Kick drum problems

arfartt

New member
hi. i'm a new fairly new drummer, i've been playing for about 5 months and play alot of rock and metal. for the most part im progressing really well, but there is one reoccuring problem that is really making me mad. when i play faster kick drum beats, i find myself stuttering and not being able to press down all the way, and the pedal never hits the drum. its weird because some days ill be able to play those beats for the most part, and another day i have so much trouble being able to get it to connect. i tried tightening the spring on my kick pedal, but it cant be tightened anymore than the setting it came as. right now i have a PDP PDDP402 double bass drum pedal. any tips on how to fix this?

for the most part i play with my heel up but my toe is all the way at the top of the pedal.

Here is a video of my problem as well :
 

C.M. Jones

Well-known member
Five months isn't much time behind a kit, especially when you're attempting to develop all limbs at once -- presuming you didn't start with rudiments on a pad but rather jumped right into the demands of a full drum set. Getting "mad" isn't helping matters, as you're probably starting to associate your bass pedal with frustration. Relax and give yourself time to take it all in. I worked on a pad for almost two years before I ever sat behind a drum set. Drumming requires very complex motions. You're asking a lot of yourself in a very short time. Don't expect your technique to flourish over night.
 

lefty2

Platinum Member
Just keep playing. If you need to slow down a little to play it right then do it. Play it right first and foremost. Enjoy the what you can do now because you‘ll get better with time. 5 months is nothing. I’ve been playing 50yr and not nearly as good as I’d like to be but I enjoy what I can do while I’m trying to get better. Enjoy the ride.
 

beatdat

Senior Member
Trying using your ankle more. From your video, it looks like you're using every muscle in your leg except for your ankle. Using your upper leg is ok for slower, heavier stuff, but usually not for faster tempos. At faster tempos, you should be using little of your upper leg, and mostly your ankle.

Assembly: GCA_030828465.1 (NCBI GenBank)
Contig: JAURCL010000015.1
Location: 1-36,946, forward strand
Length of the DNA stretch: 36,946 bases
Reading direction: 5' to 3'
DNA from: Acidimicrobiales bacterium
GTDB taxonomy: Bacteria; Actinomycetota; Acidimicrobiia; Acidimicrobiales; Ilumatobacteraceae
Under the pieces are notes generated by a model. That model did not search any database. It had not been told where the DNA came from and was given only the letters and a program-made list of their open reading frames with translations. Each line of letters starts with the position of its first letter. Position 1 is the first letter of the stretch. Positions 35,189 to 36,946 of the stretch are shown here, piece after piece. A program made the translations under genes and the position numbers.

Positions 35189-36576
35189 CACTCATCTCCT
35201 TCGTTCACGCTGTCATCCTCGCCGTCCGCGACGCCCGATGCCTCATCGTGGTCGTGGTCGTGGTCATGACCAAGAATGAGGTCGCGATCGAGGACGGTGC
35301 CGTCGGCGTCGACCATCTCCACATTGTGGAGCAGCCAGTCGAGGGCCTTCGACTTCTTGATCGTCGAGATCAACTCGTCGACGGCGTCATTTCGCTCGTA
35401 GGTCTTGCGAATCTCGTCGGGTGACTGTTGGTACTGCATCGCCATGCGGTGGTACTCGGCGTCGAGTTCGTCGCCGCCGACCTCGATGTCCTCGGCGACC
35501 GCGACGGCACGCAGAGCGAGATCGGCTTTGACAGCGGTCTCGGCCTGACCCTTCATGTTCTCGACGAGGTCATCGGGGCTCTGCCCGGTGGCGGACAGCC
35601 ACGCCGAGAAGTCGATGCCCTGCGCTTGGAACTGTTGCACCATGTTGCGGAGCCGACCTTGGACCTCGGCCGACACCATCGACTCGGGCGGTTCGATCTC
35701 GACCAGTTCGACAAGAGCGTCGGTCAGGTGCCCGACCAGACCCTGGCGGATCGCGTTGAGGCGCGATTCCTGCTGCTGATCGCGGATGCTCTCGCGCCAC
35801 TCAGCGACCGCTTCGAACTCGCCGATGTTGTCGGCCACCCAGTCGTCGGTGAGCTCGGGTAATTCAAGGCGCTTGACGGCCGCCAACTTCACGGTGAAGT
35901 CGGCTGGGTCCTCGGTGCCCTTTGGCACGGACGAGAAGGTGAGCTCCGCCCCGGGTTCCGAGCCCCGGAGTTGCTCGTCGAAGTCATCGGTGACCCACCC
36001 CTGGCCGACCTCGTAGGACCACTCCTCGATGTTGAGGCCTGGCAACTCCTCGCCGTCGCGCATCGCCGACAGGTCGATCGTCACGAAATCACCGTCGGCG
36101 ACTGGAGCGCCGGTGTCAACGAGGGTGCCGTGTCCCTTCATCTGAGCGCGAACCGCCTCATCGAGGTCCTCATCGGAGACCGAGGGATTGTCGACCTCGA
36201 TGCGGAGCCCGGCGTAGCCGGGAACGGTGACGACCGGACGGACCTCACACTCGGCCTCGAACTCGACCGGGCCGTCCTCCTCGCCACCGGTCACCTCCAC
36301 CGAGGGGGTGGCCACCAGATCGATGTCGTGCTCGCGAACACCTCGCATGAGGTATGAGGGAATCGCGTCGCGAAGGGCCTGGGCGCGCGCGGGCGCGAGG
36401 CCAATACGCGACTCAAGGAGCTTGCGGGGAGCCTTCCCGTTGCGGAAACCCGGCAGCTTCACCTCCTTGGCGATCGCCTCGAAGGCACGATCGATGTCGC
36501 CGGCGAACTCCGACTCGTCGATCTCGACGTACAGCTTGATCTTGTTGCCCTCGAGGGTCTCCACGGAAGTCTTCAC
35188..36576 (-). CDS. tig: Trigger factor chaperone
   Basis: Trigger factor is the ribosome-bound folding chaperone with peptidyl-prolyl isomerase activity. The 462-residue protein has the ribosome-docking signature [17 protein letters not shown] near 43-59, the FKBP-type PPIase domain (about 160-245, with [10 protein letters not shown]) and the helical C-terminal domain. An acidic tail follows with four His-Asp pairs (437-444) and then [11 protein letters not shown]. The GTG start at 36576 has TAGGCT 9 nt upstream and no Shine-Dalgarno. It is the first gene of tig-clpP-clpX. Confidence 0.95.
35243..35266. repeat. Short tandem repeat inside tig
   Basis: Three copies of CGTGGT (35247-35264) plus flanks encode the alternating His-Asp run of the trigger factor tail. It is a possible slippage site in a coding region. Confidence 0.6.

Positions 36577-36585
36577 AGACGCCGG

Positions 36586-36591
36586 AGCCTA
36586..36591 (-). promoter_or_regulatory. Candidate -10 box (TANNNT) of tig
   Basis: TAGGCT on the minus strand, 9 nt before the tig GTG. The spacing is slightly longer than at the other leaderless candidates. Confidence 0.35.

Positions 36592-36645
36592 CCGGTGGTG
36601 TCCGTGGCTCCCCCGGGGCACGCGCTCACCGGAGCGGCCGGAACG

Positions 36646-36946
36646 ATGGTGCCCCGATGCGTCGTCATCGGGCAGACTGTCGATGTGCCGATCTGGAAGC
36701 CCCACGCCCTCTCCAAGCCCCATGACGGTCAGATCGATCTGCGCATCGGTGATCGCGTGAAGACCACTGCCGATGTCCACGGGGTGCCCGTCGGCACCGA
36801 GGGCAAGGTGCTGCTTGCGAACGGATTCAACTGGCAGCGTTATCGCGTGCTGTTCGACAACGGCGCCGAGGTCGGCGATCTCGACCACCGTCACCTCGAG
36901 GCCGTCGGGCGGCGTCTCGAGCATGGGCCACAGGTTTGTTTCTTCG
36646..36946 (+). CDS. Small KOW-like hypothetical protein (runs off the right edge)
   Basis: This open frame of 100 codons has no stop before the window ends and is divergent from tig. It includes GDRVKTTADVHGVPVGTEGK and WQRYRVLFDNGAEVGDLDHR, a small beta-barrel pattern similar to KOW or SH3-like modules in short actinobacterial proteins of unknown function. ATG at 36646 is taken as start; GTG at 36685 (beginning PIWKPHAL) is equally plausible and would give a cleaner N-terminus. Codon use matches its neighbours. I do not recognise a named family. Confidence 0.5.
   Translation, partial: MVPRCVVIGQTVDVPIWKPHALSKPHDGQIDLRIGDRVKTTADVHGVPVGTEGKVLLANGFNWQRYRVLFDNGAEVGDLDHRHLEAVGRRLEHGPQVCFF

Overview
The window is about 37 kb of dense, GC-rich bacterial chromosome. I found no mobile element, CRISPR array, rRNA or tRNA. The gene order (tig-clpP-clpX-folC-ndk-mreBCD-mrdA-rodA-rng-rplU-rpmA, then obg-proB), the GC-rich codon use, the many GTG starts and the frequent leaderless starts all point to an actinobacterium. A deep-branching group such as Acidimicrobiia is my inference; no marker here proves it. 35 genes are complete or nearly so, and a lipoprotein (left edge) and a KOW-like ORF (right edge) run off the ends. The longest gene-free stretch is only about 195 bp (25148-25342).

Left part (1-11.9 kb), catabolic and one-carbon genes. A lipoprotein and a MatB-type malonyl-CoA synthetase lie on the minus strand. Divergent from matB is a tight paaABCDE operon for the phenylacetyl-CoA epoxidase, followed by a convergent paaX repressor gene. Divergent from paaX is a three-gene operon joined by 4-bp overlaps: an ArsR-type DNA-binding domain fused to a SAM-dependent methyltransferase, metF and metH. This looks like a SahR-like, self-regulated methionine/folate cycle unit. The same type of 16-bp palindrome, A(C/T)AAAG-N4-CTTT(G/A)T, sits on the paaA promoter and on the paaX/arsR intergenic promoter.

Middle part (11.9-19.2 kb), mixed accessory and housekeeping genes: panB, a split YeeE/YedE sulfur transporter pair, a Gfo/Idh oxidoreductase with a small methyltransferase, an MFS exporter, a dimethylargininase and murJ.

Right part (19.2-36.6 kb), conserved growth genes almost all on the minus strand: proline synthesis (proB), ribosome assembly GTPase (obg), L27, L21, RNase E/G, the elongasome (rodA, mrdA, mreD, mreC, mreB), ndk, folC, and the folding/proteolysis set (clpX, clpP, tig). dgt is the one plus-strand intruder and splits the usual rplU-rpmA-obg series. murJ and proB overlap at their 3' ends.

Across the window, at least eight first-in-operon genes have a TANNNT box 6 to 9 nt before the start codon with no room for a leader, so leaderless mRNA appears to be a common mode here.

Keep in mind, using your ankle doesn't mean playing from your toes, which is what it looks like you're also doing. Sure, play with your toes, but not from them. Try using your calf muscle (ie. contract your calf) - and develop that - to get your foot to pivot at the ankle and play the pedal.
 

iCe

Senior Member
Great suggestions here! The core is practice, practice, practice... you can't do a marathon without working out and building op endurance, stamina etc.
Although drumming is (generally) less demanding than running a marathon, it still takes practice and patience.
When i started out i had problems with the bass drum part in Beasty Boys - Fight For Your Right (To Party). Took me quite some time to nail the 2nd bass drum note on 3e but after playing it slow and speeding up i finally 'mastered' it.
 

Birch4Punch

Junior Member
You may want to try using a heavier beater. In order to get a good strike on the bass drum, you need momentum. A lot of the newer bass drum beaters are small and plastic. They don't have enough weight to give a good thump when they land. Also, the heavier beater will help you to practice at a slower pace and build up your calf muscles. Your springs should be at a medium tension. If they are too tight, you won't get the beater to the drumhead easily. If they are too loose, the beater won't return fast enough. I use a wood beater to get a nice thump.
 

Hewitt2

Senior Member